The main novelty of Law of December 19, 2020 No. 384-VI “On Amendments and Additions to Certain Legal Acts of the Republic of Kazakhstan on Enhanced Protection of the Rights of Citizens in Criminal Proceedings and the Fight against Corruption”, which came into force on January 1, 2021, consists in the ban on releasing individuals convicted of serious and particularly serious corruption crimes on parole. An exception is made for pregnant women and those with small children, men bringing up small children alone, women over 58 and men over 63 years of age, disabled of the first and second groups who have fulfilled all the conditions of the procedural cooperation agreement.
However, some experts have already called the introduction of these norms irrational: despite the ban on parole, a corrupt official still has a chance to have the penalty in the form of imprisonment commuted to a fine or a penalty in the form of restriction of liberty. In this context it is highlighted that according to the general rules in the case of a serious crime the individual could count on being released on parole after having served half of the term, whilst he/she could apply for commutation of the sentence as soon as after having served a third of his/her term.
The adopted Law also provides for amendments to the corpus delicti of some corruption crimes, establishing a special procedure for administering the punishment of law enforcement officers, individuals holding important public positions in law enforcement bodies and judges. In particular, respective amendments are made to the articles:
- acceptance of a bribe: the commission of this act by a law enforcement official, or an individual holding an important public position in a law enforcement body, or a judge is punished by a fine ranging from 30 to 50 times the amount of the bribe or an imprisonment term of up to six years with confiscation of property and a lifetime ban on holding certain positions or engaging in certain activities;
- abuse of functions: in the event that the aforementioned crime is committed by a law enforcement officer, the latter is subject to a punishment in the form of a fine amounting to 4,000 monthly calculation indices (MCI, roughly $27,210), or penal labour in the same amount, or community service for a period of up to 1,000 hours, or restriction of liberty for up to four years, or an imprisonment for the same period of time with confiscation of property and a lifetime ban on holding certain positions or engaging in certain activities. The same act committed by and individual holding an important public position in a law enforcement body or a judge will be punished by restriction of liberty for up to seven years, or an imprisonment for the same period of time with confiscation of property and a lifetime ban on holding certain positions or engaging in certain activities.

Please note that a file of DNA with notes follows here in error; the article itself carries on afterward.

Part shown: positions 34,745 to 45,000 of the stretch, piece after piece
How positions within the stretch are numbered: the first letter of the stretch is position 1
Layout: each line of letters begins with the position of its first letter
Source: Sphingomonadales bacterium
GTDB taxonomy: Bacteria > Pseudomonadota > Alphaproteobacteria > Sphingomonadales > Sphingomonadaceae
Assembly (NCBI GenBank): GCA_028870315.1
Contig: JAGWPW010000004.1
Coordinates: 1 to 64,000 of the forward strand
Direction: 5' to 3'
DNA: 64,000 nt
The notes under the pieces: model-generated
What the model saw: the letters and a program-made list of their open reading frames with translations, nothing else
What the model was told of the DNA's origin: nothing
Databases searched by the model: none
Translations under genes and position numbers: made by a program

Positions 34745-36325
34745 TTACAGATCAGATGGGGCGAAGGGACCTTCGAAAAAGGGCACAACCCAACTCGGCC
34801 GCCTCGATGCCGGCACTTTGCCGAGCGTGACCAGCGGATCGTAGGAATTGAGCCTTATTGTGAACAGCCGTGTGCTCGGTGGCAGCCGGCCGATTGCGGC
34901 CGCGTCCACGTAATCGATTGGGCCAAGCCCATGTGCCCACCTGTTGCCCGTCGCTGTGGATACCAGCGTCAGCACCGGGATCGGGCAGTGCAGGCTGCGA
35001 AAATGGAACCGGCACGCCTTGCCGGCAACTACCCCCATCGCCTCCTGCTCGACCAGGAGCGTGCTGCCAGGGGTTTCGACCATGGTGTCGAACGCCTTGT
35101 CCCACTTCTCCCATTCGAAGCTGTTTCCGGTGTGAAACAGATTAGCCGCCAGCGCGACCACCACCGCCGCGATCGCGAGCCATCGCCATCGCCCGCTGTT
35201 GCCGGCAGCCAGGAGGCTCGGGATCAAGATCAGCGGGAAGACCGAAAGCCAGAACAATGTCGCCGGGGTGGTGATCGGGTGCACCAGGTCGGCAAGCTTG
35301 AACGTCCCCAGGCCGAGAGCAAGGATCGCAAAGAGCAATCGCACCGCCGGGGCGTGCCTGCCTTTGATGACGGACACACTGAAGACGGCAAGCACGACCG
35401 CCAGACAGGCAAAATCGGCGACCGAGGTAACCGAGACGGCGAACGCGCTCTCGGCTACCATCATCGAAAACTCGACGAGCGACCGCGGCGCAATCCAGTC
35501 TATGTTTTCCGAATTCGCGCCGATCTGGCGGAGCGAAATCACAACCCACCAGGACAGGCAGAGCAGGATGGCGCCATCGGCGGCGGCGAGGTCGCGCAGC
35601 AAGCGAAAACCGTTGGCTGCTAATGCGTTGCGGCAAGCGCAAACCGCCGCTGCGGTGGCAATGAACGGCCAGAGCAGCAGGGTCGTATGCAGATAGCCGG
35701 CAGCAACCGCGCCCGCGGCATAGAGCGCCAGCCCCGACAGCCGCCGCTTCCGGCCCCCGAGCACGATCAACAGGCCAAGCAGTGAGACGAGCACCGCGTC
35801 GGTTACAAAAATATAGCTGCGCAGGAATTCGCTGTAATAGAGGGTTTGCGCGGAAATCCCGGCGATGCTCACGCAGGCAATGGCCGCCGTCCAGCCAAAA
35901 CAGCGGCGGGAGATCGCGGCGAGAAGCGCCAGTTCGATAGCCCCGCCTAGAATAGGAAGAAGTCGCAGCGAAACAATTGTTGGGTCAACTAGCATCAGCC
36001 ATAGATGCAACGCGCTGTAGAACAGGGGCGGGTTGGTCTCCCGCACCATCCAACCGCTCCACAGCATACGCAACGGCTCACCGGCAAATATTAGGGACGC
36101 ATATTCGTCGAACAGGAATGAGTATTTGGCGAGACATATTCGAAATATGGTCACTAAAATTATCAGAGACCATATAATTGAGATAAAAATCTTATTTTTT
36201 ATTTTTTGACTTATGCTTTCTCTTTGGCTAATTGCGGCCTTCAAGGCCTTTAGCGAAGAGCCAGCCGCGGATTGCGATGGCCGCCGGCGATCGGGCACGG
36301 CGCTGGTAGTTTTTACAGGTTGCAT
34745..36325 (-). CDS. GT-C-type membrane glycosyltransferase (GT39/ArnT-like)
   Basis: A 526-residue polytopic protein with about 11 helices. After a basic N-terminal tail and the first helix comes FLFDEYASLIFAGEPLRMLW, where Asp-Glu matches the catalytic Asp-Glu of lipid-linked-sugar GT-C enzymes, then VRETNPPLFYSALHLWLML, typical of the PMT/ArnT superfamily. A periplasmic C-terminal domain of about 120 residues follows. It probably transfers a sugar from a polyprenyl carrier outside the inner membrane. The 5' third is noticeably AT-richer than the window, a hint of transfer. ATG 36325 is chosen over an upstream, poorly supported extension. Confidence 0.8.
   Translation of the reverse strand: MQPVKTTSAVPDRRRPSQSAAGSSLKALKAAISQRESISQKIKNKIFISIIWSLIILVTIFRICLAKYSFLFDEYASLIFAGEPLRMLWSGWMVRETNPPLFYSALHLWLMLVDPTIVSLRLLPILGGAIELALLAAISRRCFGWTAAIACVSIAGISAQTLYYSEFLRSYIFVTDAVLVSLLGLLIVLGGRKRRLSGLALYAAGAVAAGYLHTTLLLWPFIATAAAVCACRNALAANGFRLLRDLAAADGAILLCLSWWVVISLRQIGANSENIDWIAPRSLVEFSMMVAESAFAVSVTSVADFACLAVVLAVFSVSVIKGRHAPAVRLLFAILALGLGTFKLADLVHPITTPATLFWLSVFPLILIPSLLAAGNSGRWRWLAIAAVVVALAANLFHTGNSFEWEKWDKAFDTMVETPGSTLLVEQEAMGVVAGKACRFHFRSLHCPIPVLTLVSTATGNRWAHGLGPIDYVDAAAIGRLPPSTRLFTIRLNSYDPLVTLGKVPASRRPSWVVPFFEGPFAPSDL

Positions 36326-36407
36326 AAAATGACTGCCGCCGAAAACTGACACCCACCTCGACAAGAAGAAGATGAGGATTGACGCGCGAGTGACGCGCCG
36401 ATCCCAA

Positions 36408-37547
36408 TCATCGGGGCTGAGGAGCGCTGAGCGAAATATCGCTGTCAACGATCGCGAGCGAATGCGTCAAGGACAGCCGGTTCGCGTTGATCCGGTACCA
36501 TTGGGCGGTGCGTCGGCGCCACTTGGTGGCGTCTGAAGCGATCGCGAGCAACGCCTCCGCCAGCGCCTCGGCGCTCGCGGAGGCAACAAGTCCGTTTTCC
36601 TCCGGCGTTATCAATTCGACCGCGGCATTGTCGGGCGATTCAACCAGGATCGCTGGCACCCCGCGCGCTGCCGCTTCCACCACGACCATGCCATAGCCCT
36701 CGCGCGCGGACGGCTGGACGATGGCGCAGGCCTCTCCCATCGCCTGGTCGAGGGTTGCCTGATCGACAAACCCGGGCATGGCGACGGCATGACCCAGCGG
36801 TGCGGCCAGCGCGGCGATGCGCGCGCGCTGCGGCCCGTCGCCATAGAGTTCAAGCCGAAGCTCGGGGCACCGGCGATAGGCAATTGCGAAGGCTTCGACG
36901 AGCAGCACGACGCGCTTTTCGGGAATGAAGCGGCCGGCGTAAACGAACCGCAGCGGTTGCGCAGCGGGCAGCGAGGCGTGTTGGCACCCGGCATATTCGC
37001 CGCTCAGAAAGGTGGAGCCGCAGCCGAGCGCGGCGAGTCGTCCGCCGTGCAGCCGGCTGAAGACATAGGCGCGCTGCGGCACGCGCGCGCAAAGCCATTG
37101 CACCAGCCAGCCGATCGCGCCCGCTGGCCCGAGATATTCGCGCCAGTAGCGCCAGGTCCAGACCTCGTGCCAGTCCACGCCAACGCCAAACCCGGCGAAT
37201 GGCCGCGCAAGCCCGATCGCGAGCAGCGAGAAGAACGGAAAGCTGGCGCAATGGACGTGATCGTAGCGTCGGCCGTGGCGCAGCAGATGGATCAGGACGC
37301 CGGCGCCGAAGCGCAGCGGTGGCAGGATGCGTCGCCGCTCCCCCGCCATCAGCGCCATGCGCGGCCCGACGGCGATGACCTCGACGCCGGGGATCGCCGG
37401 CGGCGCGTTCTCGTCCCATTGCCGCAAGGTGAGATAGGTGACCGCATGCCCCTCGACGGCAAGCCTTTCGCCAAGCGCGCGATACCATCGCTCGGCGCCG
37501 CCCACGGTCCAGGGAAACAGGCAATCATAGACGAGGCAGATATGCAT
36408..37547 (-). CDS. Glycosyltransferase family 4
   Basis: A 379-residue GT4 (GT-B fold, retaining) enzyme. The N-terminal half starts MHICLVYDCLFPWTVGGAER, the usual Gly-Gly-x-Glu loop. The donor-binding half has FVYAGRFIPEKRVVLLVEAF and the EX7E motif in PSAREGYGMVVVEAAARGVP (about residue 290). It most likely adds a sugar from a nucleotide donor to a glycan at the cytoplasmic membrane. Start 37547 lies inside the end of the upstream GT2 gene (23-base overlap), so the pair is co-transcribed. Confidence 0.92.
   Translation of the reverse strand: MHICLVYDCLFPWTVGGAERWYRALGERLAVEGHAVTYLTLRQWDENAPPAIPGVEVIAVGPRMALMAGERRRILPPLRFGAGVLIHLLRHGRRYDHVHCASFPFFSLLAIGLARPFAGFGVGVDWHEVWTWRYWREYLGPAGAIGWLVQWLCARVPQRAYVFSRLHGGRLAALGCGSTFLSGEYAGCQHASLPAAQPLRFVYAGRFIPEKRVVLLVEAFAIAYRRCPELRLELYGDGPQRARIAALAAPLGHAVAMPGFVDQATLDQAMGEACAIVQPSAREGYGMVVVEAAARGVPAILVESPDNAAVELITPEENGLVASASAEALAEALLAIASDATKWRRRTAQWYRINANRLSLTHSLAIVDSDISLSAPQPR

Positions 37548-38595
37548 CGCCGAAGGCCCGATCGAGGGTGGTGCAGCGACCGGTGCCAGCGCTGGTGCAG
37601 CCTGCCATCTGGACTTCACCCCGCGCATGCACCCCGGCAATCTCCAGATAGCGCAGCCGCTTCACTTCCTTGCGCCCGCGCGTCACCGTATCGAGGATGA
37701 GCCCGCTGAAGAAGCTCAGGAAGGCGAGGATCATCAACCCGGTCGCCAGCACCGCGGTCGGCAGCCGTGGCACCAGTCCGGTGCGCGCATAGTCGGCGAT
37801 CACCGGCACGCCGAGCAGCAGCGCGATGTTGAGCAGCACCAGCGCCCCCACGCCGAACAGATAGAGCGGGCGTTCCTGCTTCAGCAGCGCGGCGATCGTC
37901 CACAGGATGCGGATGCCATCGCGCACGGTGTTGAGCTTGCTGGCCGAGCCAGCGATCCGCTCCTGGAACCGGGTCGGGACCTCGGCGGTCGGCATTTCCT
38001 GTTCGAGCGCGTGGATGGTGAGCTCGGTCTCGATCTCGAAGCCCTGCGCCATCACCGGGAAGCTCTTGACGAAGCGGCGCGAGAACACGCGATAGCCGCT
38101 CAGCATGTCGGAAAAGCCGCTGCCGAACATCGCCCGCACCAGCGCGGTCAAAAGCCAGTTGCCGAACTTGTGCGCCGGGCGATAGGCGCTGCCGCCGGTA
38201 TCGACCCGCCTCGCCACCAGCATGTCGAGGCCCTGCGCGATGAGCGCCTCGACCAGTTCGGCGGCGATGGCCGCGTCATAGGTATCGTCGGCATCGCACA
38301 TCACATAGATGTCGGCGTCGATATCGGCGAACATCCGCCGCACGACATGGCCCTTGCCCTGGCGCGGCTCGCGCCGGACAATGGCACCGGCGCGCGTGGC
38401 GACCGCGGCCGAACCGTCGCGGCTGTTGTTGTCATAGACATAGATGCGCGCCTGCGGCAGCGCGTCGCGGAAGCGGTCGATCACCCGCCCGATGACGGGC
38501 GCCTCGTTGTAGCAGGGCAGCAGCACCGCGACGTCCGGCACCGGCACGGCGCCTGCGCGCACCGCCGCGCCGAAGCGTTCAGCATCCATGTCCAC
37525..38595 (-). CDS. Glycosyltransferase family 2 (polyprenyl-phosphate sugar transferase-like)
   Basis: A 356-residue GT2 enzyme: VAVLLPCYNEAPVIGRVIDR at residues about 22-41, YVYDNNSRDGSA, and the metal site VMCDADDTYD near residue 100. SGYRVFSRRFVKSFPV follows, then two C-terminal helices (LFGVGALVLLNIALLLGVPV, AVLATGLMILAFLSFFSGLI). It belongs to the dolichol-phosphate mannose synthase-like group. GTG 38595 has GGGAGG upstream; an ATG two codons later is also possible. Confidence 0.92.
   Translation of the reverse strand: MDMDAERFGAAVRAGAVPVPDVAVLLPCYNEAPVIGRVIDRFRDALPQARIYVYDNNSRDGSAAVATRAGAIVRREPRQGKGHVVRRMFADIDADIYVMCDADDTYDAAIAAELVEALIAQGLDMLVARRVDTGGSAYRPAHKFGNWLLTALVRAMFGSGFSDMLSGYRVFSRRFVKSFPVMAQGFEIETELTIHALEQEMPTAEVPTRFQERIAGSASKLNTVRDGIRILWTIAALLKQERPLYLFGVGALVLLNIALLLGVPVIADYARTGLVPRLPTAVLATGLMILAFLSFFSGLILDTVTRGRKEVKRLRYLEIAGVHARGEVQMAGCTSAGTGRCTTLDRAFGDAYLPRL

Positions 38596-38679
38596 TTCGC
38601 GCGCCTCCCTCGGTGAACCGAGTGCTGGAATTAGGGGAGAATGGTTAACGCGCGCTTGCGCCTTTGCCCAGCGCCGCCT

Besides that, the Law introduces more severe penalties for:
- giving a bribe: a potential fine now ranges between 20 to 30 times the amount of the bribe (previously, from 10 to 20 times), a potential imprisonment term is increased from three to five years; the penalty for the payment of a considerable and large bribe, commission of a crime by a group of people and repeated commission of a crime is proportionally increased;
- mediation in bribery: a potential fine now ranges from ten to 20 times the amount of the bribe (previously, from five to ten times), a potential imprisonment term is increased from two to three years; the penalty for repeated commission of a crime, or by a group of people, or by an individual through an abuse of his/her functions is proportionally increased.
Finally, the adopted Law imposes a ban on opening and holding accounts (deposits) and keeping cash and valuables in foreign banks by individuals holding important public positions or mandated to perform public functions, as well as by judges and members of Parliament (except for the members of maslikhats, local representative bodies).
According to the Law, officials must close all accounts they hold in the banks outside the Kazakh jurisdiction by July 1, 2021. If an official inherits accounts, cash or valuables in foreign banks, he/she must close the accounts and stop keeping cash and valuables in the banks outside the Kazakh jurisdiction within six months from the date of the inheritance.
If an official is unable to close the account in due time for reasons beyond his/her control (for instance, because of the arrest of the account, natural disasters, military operations or a state of emergency), it is possible to close the account upon the termination of these circumstances but not later than within six months from the date of their termination also providing supporting documentation.
An official’s failure to comply with the obligation to close accounts in foreign banks within the established period of time will constitute the grounds for his/her dismissal. However, the individual is also entitled to file a letter of resignation.
At the same time, the spouses and children of officials are not subject to the ban provided for by the Law, which actually negates its practical benefits: officials can simply transfer the ownership of their accounts (deposits) to their spouses or other family members.